[Singapore] Hainanese breakfast options from Killiney Kopitiam

Killiney Kopitiam is a Hainanese coffee shop that was formerly known as Kheng Hoe Heng Coffeeshop. It was established in late 1919 by an émigré surnamed Foo, known to his regulars as “Ah Gong” (‘Grandpa’), from Hainan Island. Located on 67 Killiney Road, the old place was bought over in 1992 by former stockbroker, Woon Tek Seng, a Hainanese who wanted to preserve the traditional Hainanese coffee culture in Singapore.

Today, Killiney Kopitiam has grown into one of the largest local Hainanese café chains, with over 30 outlets in Singapore, and franchised branches throughout South-east Asia, China and Australia.

Its most popular offerings remained the traditional Hainanese coffee, brewed from coffee beans which had been roasted the traditional Hainanese way: about 50% coffee beans and 50% white sugar, and 5-10% butter, plus any other aromatic condiments which the coffee roaster might add.
When brewed, the Hainanese coffee, even without sugar, will already have a slightly sweet flavour. The way to order your beverage in a traditional kopitiam:

Kopi = Coffee with sweetened, condensed milk
Kopi-Orh = Black coffee (usually with sugar added already)
Kopi-See = Coffee with evaporated milk (also with sugar added)
For less sweet, say “siew tai” at the end. It means “less sweet” in Hainanese and is commonly used in Singapore. So, kopi-see siew tai means coffee with evaporated milk and less sugar.

A favourite accompaniment to any Hainanese hot beverage is the kaya-and-butter toast, and Killiney Kopitiam’s version is one of the best.

Many locals will also insist upon an order of soft-boiled eggs, cracked into a saucer and sprinkled with dark soy-sauce (in Malaysia, the saltier light soy-sauce is used instead) and white pepper.

Around 2000, Killiney Kopitiam introduced the French toast with kaya and butter, and it has remained one of my favourite items to order there ever since.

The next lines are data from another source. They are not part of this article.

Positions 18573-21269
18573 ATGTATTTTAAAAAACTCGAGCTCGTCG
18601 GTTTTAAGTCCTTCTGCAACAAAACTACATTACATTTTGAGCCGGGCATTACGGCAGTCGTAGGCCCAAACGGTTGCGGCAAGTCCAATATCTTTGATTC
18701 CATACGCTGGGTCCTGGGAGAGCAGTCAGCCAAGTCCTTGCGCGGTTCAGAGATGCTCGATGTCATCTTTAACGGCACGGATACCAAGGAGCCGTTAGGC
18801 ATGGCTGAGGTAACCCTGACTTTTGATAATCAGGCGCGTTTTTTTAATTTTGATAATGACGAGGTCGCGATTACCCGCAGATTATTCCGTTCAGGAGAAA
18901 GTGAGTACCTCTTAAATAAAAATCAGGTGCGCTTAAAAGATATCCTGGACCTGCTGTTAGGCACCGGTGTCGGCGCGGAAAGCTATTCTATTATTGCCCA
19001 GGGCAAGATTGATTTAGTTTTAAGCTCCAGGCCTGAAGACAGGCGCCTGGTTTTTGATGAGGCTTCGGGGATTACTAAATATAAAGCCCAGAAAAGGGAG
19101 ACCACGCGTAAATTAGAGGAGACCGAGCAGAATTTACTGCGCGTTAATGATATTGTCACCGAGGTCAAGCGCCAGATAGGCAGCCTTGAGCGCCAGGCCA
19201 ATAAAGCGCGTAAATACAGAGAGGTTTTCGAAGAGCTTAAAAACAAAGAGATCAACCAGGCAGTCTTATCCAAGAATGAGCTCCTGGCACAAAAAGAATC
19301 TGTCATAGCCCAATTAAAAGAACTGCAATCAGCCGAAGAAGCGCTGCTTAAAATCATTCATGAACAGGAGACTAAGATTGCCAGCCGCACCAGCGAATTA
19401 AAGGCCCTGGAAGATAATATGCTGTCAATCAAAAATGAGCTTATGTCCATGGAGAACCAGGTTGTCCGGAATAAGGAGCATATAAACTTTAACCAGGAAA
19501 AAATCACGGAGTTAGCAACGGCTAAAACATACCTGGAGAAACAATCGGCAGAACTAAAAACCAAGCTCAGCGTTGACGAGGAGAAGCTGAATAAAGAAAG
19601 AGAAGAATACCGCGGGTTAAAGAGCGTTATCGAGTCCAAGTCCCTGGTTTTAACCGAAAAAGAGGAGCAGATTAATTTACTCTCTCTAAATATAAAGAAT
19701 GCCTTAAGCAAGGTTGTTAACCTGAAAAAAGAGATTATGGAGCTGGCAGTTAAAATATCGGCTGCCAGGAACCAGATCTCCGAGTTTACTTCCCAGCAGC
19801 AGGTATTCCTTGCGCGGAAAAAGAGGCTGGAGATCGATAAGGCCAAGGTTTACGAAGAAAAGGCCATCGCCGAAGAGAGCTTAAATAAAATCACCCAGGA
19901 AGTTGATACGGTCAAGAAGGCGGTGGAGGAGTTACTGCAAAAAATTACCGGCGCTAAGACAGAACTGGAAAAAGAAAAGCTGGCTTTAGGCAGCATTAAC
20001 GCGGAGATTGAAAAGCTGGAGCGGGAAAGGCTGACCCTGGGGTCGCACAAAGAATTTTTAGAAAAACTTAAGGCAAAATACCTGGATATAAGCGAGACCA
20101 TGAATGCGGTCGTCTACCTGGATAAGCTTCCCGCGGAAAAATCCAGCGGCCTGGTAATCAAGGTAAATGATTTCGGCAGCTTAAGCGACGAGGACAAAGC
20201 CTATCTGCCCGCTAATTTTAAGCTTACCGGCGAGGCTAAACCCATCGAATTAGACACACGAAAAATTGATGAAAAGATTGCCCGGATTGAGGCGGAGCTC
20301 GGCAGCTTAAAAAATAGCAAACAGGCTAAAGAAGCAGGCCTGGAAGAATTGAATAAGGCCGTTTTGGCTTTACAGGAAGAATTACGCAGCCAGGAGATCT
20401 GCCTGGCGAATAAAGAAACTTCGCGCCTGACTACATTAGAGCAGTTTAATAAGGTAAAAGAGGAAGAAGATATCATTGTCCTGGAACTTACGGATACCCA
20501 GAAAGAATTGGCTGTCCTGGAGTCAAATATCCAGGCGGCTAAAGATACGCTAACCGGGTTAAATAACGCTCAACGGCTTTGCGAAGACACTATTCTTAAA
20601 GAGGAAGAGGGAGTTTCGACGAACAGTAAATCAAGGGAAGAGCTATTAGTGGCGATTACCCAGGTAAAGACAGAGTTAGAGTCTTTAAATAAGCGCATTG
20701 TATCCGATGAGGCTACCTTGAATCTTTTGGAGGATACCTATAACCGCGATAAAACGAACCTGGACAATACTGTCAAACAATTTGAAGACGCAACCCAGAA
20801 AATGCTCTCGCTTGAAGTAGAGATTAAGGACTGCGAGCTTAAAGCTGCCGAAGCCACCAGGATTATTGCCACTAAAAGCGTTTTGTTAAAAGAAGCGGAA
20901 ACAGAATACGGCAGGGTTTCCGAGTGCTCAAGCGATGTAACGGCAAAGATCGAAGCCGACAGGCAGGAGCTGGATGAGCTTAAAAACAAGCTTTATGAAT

Killiney Road started offering Mee Siam as one of its savoury dishes in the past decade, as it diversified its menu amidst stiffer competition from other café chains. The rendition here is actually pretty good. 20 years ago, the only savoury dish they offered was a not-so-good nasi lemak.

Killiney Kopitiam outlets can be found anywhere on the island these days, but I always liked to go back to the original outlet on 67 Killiney Road where it all started.

Address
Killiney Kopitiam
67 Killiney Road, Singapore 239525
Tel: +65 6734 3910/ +65 6734 9648
Opening hours: 6am-10pm, Mon, Wed-Sat.
6am-6pm, Tue & Sun.

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Beautiful font on the Nasi Padung shop sign.

I like my soft eggs with Maggie sauce sometimes. Never was able to drink more than a sip of this kopi coffee. I drank drip coffee in Vietnam without the condense milk and sugar, and we had to order 6 at the same time. They asked several times if we made a mistake with the order. (Vietnamese coffee takes sometime to finish dripping.)

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My challenge at any kopitam is successfully communicating that I do not want sugar in any form in my drink! :slight_smile:

Seems easier to do in BM (kosong) than in any of the variants of Chinese spoken down here.

Had a really hard time at a hawker center this morning communicating no sugar in my Teh O Ais, and I realized the waitresses working there were all Burmese even though the owner had to be Chinese! And the guy making the tea was probably Bengali?

Of course, the tea came out sweeter than I could handle. I usually just leave it untouched and consider it a small ‘sugar tax’ I pay for the privilege of living here…no big deal…

“Food is a pretty good prism through which to view humanity.”

― Jonathan Gold